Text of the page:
Wondering if your kiss is on his Liszt?
Resident music student currently studying at Cambridge Yodazilla wrote an essay on Franz Liszt's piano pieces and his Hungarian nationalism. Rather than waste our arguably precious time talking and reading about a team in the midst of a double-digit losing streak, let's enrich ourselves. It's what Moustakas would want.
It's all Yodazilla from here on out:
Musical nationalism, much like other aspects of music over the years, mirrored the political and social developments of the time. During the 18th century, Europe’s Enlightenment dominated the cultural landscape. An age of reason yielded a number of scientists and political philosophers concerned with democracy and free will. Such an age cannot extend forever, and the American Revolution in 1776 signaled the beginning of the end of this age.
The new age, the Romantic age, was dominated, conversely, by feeling, emotion, epic stories of individual achievement. Along with it came the rise of musical nationalism. After the American and French revolutions, emphasis was placed on the concept of the ‘nation’ or ‘nation-state.’ Artists of all kinds, along with the rising middle class, began to take pride in not only their ethnic background but their regional unification as well. Just as with the Enlightenment, this nationalistic age came down with a crash, as Archduke Ferdinand’s assassination prompted the beginning of World War I (and arguably, World War II).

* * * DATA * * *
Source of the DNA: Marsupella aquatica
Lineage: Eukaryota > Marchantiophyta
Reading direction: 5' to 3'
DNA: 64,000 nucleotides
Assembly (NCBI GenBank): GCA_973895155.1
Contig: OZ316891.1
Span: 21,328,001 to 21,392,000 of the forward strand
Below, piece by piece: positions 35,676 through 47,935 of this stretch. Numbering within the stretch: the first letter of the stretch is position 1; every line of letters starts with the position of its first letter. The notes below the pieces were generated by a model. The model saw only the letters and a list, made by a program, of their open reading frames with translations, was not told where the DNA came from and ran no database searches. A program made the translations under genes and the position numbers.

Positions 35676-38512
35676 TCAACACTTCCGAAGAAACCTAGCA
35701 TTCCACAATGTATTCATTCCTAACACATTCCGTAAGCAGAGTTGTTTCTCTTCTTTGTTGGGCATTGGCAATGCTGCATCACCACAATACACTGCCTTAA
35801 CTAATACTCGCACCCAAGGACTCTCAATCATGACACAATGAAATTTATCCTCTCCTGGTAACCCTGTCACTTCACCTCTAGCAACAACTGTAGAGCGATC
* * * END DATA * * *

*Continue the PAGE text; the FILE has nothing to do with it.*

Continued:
Franz Liszt, born in 1811 and living till 1886, endured almost the entirety of this era. He was one of the principal composers and performers to fill the vast void left behind by the greats of Haydn, Mozart, and Beethoven, the latter of whom died in 1827. Unlike those three, Liszt’s music was greatly inspired by nationalism, as Liszt was Hungarian.
Liszt’s Hungarian background exhibited itself in a number of ways. Most obviously were his 19 Hungarian Rhapsodies, pieces originally for piano (though some were indeed transcribed for orchestra). Take, for instance, the famous Hungarian Rhapsody No. 2, which, among other appearances in famous media, accompanied both Bugs Bunny and Tom & Jerry. Of specific interest is Liszt’s use of the so-called Hungarian ‘Gypsy Scale’, a set of notes whose intervals did not conform to the traditional major/minor dichotomy used by the majority of composers. Later in life, Liszt composed a collection of czardas. Czardas were Hungarian dances based on folk tunes, the core matrix of any national styles.
Of course, there is quite a bit more to be said about Liszt and Nationalism, a fascinating topic, especially when one considers Soviet composers like Shostakovich. This is in direct contrast to the Royals losing yet another game, of which there is little to discuss outside of Yost fails and sarcastic uses of #ourtime.